CORVALLIS, Ore. – The transparent electronics that were pioneered at Oregon State University may find one of their newest applications as a next-generation replacement for some uses of non-volatile flash memory, a multi-billion dollar technology nearing its limit of small size and information storage capacity.
Researchers at OSU have confirmed that zinc tin oxide, an inexpensive and environmentally benign compound, has significant potential for use in this field, and could provide a new, transparent technology where computer memory is based on resistance, instead of an electron charge.
The findings were recently published in Solid-State Electronics, a professional journal.
This resistive random access memory, or RRAM, is referred to by some researchers as a "memristor." Products using this approach could become even smaller, faster and cheaper than the silicon transistors that have revolutionized modern electronics – and transparent as well.
Transparent electronics offer potential for innovative products that don't yet exist, like information displayed on an automobile windshield, or surfing the web on the glass top of a coffee table.
"Flash memory has taken us a long way with its very small size and low price," said John Conley, a professor in the OSU School of Electrical Engineering and Computer Science. "But it's nearing the end of its potential, and memristors are a leading candidate to continue performance improvements."
Memristors have a simple structure, are able to program and erase information rapidly, and consume little power. They accomplish a function similar to transistor-based flash memory, but with a different approach. Whereas traditional flash memory stores information with an electrical charge, RRAM accomplishes this with electrical resistance. Like flash, it can store information as long as it's needed.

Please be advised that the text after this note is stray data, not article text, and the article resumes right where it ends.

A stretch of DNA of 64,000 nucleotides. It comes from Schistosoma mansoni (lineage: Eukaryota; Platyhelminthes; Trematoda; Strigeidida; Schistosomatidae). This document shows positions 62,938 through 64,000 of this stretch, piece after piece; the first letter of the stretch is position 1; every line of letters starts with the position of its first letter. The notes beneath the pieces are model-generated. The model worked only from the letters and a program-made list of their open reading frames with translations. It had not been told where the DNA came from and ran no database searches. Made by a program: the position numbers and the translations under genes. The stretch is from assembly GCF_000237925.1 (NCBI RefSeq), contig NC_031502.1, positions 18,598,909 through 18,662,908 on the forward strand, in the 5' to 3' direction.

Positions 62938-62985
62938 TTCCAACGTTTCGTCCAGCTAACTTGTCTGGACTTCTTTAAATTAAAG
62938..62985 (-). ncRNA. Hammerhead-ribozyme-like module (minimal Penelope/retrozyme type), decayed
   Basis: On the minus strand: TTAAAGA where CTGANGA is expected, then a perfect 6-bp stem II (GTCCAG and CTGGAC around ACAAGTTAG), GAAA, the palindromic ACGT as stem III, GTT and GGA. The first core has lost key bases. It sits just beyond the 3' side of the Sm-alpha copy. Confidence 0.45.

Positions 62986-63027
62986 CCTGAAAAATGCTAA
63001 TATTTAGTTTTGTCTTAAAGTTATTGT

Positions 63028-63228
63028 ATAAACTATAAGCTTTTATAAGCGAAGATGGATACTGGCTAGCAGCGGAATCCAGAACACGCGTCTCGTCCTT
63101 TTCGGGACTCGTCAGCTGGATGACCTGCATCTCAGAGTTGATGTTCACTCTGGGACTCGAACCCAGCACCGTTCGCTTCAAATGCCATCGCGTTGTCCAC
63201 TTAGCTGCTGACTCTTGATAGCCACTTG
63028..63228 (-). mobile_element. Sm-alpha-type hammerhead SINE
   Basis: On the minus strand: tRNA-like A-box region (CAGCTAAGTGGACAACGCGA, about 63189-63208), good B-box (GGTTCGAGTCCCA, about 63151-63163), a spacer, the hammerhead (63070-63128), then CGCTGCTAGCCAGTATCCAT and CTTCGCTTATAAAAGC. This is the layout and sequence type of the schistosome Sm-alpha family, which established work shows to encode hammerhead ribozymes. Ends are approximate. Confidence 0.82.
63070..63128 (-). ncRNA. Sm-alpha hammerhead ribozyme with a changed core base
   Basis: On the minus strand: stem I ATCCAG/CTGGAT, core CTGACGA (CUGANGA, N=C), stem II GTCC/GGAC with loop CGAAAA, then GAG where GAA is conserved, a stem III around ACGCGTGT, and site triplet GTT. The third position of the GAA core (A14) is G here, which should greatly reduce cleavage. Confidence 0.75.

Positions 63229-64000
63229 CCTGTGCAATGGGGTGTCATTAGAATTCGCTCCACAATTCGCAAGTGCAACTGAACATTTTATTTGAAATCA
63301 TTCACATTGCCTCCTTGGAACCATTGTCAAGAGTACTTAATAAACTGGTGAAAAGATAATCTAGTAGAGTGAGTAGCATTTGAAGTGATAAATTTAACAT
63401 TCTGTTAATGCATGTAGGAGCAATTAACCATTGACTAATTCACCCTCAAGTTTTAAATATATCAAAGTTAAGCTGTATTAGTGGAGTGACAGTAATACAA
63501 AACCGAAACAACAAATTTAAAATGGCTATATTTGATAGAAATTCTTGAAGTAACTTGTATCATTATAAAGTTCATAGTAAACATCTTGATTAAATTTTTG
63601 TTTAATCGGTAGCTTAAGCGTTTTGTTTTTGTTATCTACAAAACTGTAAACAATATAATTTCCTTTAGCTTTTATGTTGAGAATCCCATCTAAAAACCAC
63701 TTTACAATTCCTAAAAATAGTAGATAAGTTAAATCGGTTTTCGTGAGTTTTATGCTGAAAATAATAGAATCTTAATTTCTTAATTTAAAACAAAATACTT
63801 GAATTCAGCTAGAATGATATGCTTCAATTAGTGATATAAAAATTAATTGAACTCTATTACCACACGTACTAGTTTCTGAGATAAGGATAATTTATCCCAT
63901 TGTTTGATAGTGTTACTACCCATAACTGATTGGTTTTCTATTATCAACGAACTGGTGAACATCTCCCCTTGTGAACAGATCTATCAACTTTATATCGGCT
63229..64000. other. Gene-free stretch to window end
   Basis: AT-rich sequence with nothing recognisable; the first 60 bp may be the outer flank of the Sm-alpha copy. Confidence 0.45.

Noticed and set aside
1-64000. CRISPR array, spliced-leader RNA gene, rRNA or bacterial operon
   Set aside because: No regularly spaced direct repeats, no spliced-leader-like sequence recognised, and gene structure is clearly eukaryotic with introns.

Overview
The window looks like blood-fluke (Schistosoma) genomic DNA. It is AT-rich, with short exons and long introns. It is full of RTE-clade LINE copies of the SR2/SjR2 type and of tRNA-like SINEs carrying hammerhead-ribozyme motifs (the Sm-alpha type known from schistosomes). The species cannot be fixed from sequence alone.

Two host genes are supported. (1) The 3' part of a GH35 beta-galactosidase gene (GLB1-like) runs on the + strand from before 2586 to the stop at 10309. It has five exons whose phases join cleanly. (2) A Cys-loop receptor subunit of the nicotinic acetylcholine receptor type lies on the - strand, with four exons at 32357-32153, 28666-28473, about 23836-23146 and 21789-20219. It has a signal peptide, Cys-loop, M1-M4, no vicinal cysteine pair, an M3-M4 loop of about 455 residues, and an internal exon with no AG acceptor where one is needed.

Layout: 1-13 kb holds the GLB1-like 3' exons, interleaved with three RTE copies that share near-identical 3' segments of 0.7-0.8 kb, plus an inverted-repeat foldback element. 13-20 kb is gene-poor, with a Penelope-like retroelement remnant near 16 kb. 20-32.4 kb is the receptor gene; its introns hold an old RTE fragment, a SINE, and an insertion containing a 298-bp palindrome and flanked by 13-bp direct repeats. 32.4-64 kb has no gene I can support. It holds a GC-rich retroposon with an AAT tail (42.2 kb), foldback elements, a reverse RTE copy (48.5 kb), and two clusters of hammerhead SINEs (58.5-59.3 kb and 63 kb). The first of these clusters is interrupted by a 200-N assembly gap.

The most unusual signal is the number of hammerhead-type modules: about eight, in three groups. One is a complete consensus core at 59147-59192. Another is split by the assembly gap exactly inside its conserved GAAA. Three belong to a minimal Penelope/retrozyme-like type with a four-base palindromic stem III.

Flash memory computer chips are ubiquitous in almost all modern electronic products, ranging from cell phones and computers to video games and flat panel televisions.
Some of the best opportunities for these new amorphous oxide semiconductors are not so much for memory chips, but with thin-film, flat panel displays, researchers say. Private industry has already shown considerable interest in using them for the thin-film transistors that control liquid crystal displays, and one compound approaching commercialization is indium gallium zinc oxide.
But indium and gallium are getting increasingly expensive, and zinc tin oxide – also a transparent compound – appears to offer good performance with lower cost materials. The new research also shows that zinc tin oxide can be used not only for thin-film transistors, but also for memristive memory, Conley said, an important factor in its commercial application.
More work is needed to understand the basic physics and electrical properties of the new compounds, researchers said.
The transparent electronics that were pioneered at Oregon State University may find one of their newest applications as a next-generation replacement for some uses of non-volatile flash memory, a multi-billion dollar technology nearing its limit of small size and information storage capacity.